Doctor insights on:
How Do People Get Roseola
Virus: Roseola is a viral infection that causes a rash and fever. It is common in infants and children. The most common virus is human herpesvirus 6, but other viruses can cause the same clinical picture. Not the same herpes virus that causes painful genital blisters. It is spread from contact with respiratory secretions (ie saliva) of an infected person (usually before symptoms even show it is spread).
Unfortunately yes!: Roseola infantum usually cause by herpes type 6, 7 etc , are viruses! same as getting cold sores ! you can have repeated infections like colds , aside from giving the parents lots of sleepless night because of the high fevers and subsequent rashes...It is fairly a benign virus illness! regards !See 1 more doctor answer
Can feel bilateral, small (3-5 mm), moveable supraclavicular lymph nodes in 2 yo boy? has some on neck too. Never get sick, except roseola at 9 months
Normal: There are thousands of lymph node located around the body.Many in the neck, head, behind the ear are prominent in kids as they are not buried in tissue . At rest these are often 1/4 inch in diameter and may grow to marble sized when reacting to a stimulus. Bug bites, or viral infections can increase their size to 1 cm or more.Most will shrink down to pre-stimulated size over 3-4 wks.
Roseola in pregnancy: Evidence suggests that 95% of pregnant women are already immune to Roseola as a result of previous exposure as a child, and active disease in a pregnant woman is rare. In the event of new exposure in early pregnancy, increased risk of miscarriage is present. Active disease later in pregnancy increases risk of birth defects. Your obstetrician would likely want to be made aware of this exposure.See 2 more doctor answers
Generally not.: It is a viral illness with a fever and a rash, occurring in young children. With fluids and over-the-counter fever reducers such as acetaminophen (Tylenol) or ibuprofen (Motrin/Advil), a child will recover in a couple of days. However, if there are any concerns about the diagnosis or what else to do, please see your child's pediatrician.See 1 more doctor answer
Yes: When saying "catch", you would need to be more specific. As far as being a carrier, yes, they can, unless they had as a child. As far as having symptoms of it, much less likely, as it is common in children and adults have probably had it even if it was not diagnosed as such.See 1 more doctor answer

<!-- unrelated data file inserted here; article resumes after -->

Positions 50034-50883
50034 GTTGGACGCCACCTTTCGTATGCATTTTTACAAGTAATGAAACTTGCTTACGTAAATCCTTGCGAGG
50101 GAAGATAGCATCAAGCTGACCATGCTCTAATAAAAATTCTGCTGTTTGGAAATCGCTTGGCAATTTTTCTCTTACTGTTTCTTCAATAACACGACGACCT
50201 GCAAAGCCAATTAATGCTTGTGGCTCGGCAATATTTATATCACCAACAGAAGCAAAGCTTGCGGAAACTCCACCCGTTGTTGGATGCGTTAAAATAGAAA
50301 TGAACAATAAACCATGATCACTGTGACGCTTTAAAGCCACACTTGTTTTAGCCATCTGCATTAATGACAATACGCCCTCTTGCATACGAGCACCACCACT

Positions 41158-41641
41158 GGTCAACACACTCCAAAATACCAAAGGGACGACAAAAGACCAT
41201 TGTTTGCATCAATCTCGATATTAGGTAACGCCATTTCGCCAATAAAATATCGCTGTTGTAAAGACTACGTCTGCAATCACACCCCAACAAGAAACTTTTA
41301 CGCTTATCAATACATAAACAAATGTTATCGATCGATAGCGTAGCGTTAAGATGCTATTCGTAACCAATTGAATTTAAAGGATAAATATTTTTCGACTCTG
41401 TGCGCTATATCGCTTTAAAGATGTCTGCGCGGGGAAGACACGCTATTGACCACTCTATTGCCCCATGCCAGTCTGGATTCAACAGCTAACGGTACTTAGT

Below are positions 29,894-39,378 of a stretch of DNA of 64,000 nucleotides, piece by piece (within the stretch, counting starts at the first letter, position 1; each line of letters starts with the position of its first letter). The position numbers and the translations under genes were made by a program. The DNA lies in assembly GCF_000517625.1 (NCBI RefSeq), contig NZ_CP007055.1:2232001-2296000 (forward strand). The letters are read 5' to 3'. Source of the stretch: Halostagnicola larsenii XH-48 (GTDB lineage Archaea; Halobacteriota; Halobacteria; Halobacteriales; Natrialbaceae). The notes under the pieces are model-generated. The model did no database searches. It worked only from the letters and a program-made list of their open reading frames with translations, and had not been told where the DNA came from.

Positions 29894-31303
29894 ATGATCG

Dx by Hx & exam: I don't recall ever needing or doing a "test" for roseola. It is a minor illness that is common & distinctive in its features.Most will label the process when enough features present, which often takes a few days. In a research setting, blood tests obtained at the time of first fever & 2-4 weeks later will document rise in antibody production to the virus.
Comfort only: Treatment is directed at assuring proper hydration, nutrition and rest.These kids can be quite unhappy for the 3-7 days f this illness and the fever can be unresponsive to meds. As long as they can make pee every 6-8 hours and take in some nutrients, this will pass.See 1 more doctor answer
Not exactly: Roseola is most commonly caused by a virus called hhv-6 (human herpes virus-6, and you can only get this illness once. There are, however several look alike illnesses caused by different virus groups including hhv-7, enteroviruses, adenoviruses, and parainfluenza viruses that can closely resemble roseola and would fool most anyone.
Fever & rash: Roseola is a common frustrating virus , usually experienced in childhood. 3-7 days of varied fevers that can be sustained @105 in toddlers & followed a lacy rash over the trunk & extremities.It often amplifies after a bath or shower.The temperature usually disappears as the rash emerges & the rash may take a couple weeks to fade.Other than feeling rotten with the fever itspretty benign in adults.